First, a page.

I still get laughed at by our family when they see “Ol’ Blue.” I’ve always told Andrew that we would never own a vehicle older than us. And I haven’t liked Chevy’s since I was a child and my parents blue chevy truck kept breaking down every time they got it fixed. I’m much more a Ford or Dodge person, heck, even a Toyota person but definitely not a Chevy girl. So what was this farm truck we acquired? A 1980 blue Chevrolet 4×4 with mud tires, a rust hole in the floorboard, and no air. With a matching set of “Albert Gore, Jr for United States Senate” bumper stickers to top it off! The perfect vehicle for any 28 yr. old conservative Republican!  

Now, at the time I didn’t much see the humor there. But I have to admit now, Ol’ Blue has been quit useful. As long as you don’t want to get anywhere fast she’s a pretty reliable old girl. And those 5 hours we were spending driving back and forth are much more useful in the field.

Thanks to Ol’ Blue, Andrew’s temporary lay off, and a series of dry weekends, the fence and little barn was finished just a few days before our registered flock of katahdin hair sheep arrived in May. We also managed to stock the big barn full of hay grown right here on our farm that week thanks to some of our new neighbors who cut it for us on the half.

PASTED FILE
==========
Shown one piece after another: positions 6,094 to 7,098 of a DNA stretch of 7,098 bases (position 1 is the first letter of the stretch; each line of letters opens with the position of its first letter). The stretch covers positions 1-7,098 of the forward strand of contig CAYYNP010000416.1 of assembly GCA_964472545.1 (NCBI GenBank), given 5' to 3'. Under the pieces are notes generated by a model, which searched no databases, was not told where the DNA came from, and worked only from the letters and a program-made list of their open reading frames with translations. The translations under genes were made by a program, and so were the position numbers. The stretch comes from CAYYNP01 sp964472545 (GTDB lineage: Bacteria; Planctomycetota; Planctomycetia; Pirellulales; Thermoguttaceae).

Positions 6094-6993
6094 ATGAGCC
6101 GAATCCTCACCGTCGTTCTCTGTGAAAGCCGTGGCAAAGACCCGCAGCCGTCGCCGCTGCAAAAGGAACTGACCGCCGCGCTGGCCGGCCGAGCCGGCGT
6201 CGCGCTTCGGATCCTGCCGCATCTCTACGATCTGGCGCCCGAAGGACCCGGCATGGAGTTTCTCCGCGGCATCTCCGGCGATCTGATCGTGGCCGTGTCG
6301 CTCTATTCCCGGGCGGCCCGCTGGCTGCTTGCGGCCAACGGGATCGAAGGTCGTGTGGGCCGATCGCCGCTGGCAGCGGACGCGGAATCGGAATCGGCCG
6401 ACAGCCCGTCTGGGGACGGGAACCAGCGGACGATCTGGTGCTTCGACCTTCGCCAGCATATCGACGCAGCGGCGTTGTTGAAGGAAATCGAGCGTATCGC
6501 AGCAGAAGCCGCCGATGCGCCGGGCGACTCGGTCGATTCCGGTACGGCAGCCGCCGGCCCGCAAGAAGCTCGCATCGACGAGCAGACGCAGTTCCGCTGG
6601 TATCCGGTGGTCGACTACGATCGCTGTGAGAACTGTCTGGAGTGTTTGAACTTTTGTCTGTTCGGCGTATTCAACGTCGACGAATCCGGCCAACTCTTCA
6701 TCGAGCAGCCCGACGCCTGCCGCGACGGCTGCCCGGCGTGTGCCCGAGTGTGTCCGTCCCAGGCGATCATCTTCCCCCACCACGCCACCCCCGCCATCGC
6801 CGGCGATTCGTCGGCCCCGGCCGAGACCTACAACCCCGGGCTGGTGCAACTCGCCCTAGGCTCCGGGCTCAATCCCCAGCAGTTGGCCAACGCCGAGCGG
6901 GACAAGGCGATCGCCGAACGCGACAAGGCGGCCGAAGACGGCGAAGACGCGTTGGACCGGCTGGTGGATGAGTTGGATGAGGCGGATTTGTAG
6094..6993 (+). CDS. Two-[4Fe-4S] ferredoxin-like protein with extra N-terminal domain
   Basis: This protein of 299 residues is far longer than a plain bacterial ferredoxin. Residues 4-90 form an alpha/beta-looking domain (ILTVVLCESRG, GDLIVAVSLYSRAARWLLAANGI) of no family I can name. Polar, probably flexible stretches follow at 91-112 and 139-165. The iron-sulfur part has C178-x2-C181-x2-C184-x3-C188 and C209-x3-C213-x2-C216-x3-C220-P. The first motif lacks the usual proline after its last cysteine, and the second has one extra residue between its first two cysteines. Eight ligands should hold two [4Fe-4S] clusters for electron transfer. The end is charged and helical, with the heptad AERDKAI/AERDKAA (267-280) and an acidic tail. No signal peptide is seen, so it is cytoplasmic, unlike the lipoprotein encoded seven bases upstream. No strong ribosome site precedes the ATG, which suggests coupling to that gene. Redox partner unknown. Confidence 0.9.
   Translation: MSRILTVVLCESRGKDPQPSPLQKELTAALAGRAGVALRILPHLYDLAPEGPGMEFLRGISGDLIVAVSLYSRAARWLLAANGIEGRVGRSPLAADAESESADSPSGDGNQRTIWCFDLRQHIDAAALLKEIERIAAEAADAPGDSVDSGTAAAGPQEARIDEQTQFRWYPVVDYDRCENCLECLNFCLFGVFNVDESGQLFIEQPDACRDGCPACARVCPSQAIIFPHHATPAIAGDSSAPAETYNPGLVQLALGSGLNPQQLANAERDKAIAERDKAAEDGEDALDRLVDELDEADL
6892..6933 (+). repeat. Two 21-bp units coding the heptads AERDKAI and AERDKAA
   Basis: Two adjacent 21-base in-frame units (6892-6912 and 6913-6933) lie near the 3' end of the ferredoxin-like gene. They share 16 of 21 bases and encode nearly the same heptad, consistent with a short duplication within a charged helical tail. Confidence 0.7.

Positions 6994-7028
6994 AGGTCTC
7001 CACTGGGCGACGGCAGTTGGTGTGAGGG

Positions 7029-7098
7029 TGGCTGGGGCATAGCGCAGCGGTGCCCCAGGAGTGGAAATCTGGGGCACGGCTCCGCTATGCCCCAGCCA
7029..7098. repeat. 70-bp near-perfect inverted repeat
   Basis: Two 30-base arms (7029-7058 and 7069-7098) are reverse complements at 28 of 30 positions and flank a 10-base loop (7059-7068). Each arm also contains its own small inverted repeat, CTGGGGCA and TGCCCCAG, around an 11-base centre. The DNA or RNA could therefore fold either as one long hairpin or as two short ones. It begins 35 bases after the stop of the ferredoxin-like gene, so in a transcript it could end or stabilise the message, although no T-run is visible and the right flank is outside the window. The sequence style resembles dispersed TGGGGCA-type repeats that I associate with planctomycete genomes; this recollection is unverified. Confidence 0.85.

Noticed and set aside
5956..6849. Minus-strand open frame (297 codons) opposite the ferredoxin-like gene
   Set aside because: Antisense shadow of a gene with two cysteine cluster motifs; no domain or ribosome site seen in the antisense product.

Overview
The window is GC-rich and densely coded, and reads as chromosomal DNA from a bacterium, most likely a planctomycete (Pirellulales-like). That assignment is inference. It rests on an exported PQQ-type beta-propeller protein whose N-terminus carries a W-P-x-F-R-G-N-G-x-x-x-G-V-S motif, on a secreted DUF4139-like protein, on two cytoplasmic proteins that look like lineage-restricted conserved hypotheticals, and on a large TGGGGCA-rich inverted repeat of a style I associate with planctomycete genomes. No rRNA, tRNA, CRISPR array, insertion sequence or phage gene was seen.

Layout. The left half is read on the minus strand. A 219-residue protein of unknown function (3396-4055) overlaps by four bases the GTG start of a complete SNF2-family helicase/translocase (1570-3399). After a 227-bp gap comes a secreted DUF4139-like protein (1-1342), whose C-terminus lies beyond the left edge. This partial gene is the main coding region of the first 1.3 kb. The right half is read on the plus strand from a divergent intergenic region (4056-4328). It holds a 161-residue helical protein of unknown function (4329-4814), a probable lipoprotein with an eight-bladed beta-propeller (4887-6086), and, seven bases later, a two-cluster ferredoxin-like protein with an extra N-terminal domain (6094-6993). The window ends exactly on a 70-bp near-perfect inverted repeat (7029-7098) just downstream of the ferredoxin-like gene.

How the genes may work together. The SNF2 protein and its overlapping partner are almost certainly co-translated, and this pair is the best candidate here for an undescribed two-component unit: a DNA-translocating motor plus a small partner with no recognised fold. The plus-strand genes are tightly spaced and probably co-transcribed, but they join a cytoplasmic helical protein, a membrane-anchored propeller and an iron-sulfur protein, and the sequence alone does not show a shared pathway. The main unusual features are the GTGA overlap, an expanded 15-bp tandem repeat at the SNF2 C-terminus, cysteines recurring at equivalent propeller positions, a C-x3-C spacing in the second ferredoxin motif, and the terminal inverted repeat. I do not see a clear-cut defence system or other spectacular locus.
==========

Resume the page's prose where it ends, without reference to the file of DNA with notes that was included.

So mission accomplished! We had no idea in January how we were going to get everything done in time. One of the things I’m learning though, is that nothing ever turns out exactly how you think it will. Life is all about surprises, some good and some bad. But even the bad ones can have a silver lining! Andrew’s lay-off was very difficult on our family. However if it had not happened we most likely would not have finished by our deadline. And he would not have had the opportunity to get Ol’ Blue. While Ol’ Blue may not be my idea of a dream truck, she sure has pulled more than her fair share of the work load around here lately! And thanks to our family’s generosity we were able to borrow what we needed until Ol’ Blue came along, and we still have the tractor and equipment here which has been a true blessing!

So much has happened so quickly this past year. Last weekend marked the one year anniversary of our completed loan application to purchase this farm. Just one year, and yet it seems like a lifetime ago! I can’t imagine how many changes this next year will bring.

Published on Aug 24, 2011

Grit Magazine